A question about condensation of water


by fluidistic
Tags: condensation, water
fluidistic
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#1
Nov21-09, 06:44 PM
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When I put a near 0C water in a glass which is at room temperature (around 25-30C), some water in air (humidity) condensate over the glass. That's what I believe.

I understand this like, the water present in the air as gas has molecules with more energy (kinetic, but overall?) than liquid water. When these fast molecules hit the "cold" glass, they transmit a lot of their energy and hence they change their phase from gas to liquid. Again, that's what I believe. (point me out if I'm wrong)

But why don't it happen even if the glass is at room temperature? In other words, why the water present in the air doesn't condensate on everything? Why the water that evaporates doesn't condensate on any object? I guess it does but much less than if the object is cold, which I can understand, but I can't understand the proportion. By this I mean, I can't understand why a glass at 0C is much, much, much, much cooler than a glass at 20C for the water vapor.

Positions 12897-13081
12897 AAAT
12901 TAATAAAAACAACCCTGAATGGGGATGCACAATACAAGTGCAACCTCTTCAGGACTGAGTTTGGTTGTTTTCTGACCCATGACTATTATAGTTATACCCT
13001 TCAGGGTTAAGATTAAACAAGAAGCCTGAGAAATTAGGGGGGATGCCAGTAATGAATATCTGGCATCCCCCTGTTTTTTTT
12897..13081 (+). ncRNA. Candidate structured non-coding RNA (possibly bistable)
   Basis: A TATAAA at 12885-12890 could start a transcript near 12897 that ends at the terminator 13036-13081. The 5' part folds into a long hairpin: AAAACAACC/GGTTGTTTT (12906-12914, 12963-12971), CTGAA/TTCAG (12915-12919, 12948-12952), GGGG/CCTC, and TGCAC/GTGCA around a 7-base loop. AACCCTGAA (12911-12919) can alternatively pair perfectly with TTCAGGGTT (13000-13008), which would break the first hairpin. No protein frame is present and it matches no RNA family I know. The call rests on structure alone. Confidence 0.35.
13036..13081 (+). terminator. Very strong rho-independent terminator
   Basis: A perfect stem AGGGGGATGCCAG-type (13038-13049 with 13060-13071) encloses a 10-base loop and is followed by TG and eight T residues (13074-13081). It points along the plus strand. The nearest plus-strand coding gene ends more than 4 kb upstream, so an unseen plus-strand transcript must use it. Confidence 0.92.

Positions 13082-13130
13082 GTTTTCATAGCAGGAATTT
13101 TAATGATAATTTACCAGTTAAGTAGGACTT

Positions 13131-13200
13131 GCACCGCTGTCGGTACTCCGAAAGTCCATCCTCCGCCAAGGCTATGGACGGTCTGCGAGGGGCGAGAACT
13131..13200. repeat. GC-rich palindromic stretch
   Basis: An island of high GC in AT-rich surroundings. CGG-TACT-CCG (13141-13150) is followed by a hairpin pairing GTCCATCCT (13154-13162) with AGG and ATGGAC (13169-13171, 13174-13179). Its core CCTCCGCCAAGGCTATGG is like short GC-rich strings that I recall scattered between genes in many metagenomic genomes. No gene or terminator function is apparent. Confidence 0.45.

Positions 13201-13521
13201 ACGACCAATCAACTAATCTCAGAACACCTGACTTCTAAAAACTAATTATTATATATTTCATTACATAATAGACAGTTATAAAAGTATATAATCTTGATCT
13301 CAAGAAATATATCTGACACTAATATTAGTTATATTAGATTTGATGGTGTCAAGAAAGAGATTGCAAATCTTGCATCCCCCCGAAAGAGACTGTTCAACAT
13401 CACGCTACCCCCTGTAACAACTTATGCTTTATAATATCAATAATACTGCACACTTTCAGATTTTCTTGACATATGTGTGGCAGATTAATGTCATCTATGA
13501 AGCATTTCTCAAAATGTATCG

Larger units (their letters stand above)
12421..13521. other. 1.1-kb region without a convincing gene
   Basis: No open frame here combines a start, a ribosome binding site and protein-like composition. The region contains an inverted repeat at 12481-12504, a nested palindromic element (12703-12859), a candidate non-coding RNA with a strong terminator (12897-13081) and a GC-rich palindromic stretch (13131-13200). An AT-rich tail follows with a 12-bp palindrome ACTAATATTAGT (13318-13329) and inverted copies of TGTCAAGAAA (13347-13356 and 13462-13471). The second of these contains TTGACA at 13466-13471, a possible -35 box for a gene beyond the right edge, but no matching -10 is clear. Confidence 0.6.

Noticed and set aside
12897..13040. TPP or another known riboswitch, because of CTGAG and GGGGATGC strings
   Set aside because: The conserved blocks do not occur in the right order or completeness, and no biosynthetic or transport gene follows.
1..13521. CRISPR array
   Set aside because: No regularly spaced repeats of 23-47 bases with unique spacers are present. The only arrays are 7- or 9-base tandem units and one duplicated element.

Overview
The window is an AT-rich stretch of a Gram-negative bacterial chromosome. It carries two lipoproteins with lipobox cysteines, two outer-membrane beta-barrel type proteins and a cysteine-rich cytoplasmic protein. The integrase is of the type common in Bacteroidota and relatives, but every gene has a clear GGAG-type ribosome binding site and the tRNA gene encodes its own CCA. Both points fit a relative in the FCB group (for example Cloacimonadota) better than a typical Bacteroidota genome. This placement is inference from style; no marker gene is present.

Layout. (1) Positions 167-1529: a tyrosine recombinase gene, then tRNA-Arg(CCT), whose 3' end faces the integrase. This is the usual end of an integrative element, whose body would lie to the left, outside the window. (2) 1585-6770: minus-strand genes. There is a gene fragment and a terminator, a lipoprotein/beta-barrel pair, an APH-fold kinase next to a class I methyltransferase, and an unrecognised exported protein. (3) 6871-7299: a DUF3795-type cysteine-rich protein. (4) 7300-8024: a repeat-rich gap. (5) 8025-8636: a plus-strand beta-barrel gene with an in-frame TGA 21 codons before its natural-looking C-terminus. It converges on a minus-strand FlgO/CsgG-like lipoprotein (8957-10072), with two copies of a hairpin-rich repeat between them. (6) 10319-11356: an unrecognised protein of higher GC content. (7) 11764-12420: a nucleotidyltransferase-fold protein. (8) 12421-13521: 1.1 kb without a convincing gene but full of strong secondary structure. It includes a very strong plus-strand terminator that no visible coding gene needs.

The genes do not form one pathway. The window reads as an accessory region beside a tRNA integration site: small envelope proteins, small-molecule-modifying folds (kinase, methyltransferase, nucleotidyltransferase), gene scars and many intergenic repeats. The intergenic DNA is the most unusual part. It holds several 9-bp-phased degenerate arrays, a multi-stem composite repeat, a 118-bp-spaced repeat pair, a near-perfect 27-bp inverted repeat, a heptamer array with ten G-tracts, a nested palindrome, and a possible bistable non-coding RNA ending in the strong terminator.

Is there any mathematical formula I can look at?
Thanks in advance... I'm bothered by that.
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russ_watters
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#2
Nov22-09, 12:27 AM
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Water condenses on an object who'se temperature is less than the dew point of the ambient air. The dew point is the temperature at which the air can no longer hold the moisture in it and the moisture starts to condense. So the object cools the air adjacent to it down to the dew point, causing water to condense and the only place for the condensed water to go is to stick to the object.

This phenomena can be analyzed on a psychrometric chart: http://www.fao.org/docrep/s1250e/S1250EEW.GIF
fluidistic
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#3
Nov22-09, 10:18 AM
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Thank you very much for the explanation and the link to the chart.


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